Unremote Working

Dilbert - unremote working

While “remote” working is getting lots of airtime with the pandemic lock-downs, the emerging new normal distinction between “remote” and “flexible” (or “dynamic”) remains important. “Remote” working refers to being away from the main office space, but that is not the objective for dynamic work. Instead, finding the *best* place to work is the key. And that might just be at a conventional office space for certain activities. Or people.

When I first introduced flexible working at Microsoft and Red Bee Piero, I expected everyone to jump on the opportunity to avoid the dreaded commute and stay in the comfort of their own homes. But in both cases, several staff still came in regularly as if nothing had changed. A recent Dilbert cartoon (see above) humorously illustrated a very real and respectable notion that some people simply *want* to commute for extended periods of time to sit in fluorescent lit white-collar factories.

As a result of this experience, I identified a number of reasons why sometimes the best place to work is, indeed, the office itself:

  • HABIT – Some people just have gotten into their routine and are content to keep in their routine. One team member commuted a long distance, but he had gotten into the habit of reading books during his train journey and looked forward to the couple of hours of quite time to read every day (he was convinced that his house would not have provided him the peace and quiet or lack of distraction to enable an extended reading session)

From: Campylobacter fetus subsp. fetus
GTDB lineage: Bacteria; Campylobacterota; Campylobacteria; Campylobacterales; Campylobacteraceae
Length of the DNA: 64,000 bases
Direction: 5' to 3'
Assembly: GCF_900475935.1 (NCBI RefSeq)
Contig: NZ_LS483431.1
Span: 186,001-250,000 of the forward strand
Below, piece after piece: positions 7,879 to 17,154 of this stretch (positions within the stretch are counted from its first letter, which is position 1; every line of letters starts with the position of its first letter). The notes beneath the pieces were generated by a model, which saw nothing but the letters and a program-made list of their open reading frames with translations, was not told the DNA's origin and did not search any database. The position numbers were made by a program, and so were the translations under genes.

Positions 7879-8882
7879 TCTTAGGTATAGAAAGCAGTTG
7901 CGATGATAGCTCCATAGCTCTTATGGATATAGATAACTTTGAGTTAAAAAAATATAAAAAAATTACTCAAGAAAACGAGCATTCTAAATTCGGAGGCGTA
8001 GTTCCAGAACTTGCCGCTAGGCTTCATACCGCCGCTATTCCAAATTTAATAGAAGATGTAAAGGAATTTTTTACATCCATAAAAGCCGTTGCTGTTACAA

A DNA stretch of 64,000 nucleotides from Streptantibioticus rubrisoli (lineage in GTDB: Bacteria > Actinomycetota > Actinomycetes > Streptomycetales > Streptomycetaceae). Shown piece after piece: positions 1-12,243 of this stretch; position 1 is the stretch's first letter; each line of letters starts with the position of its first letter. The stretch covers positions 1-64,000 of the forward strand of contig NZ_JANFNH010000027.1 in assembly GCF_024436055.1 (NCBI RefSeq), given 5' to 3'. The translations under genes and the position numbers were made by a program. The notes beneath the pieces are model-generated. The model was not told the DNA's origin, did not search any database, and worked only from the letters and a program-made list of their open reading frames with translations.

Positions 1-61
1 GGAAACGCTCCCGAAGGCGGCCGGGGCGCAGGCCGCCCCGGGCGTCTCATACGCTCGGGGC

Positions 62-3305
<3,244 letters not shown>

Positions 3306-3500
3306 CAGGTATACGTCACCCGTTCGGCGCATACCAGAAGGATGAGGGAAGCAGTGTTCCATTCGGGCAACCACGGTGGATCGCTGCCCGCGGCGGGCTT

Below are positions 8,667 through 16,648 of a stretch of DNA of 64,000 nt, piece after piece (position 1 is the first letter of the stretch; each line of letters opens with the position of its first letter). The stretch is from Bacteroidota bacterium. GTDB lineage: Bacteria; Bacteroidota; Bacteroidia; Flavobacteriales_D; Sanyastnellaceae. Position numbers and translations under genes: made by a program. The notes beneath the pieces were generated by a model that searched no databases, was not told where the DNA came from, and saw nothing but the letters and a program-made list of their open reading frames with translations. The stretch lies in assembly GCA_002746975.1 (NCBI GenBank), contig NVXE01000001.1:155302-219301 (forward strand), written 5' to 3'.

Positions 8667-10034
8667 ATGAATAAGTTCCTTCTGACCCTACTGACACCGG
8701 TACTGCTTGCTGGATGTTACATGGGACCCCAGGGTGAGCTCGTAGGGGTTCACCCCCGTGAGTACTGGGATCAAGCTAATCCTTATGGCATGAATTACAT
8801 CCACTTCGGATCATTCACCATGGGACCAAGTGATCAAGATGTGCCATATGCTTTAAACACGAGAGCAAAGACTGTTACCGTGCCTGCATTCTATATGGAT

• CHANGE OF SCENERY – As the pandemic has unscored, we do everything at our homes – eating, sleeping, entertaining, relaxing. If we do our working there to, it can become effectively a guided cage. Going into a workplace can provide a welcome change of scenery to one’s life.
  • NON-OPTIMAL HOME ENVIRONMENT – Sometimes home is not as sweet as the saying says. People have shared living arrangements, limited privacy, no common space, problematic Internet connectivity, ambient noise and a whole host of other issues which make their home a non-optimal place to work and conduct video-conferences.
  • ESSENTIAL EQUIPMENT – While less and less of an issue in our increasingly digital world, some roles do require access to specialised equipment which cannot be transported to one’s home because it is too big, too expensive, too sensitive and too many other things.

While some over-ambitious workplace plans strive achieve bean-counting cost cutting by jettisoning all staff from the office space to save on rent and other bricks-and-mortar overhead, such expected savings are short-sighted. Right-spacing the work space to the staff who need or want to be there is a critical component to dynamic working.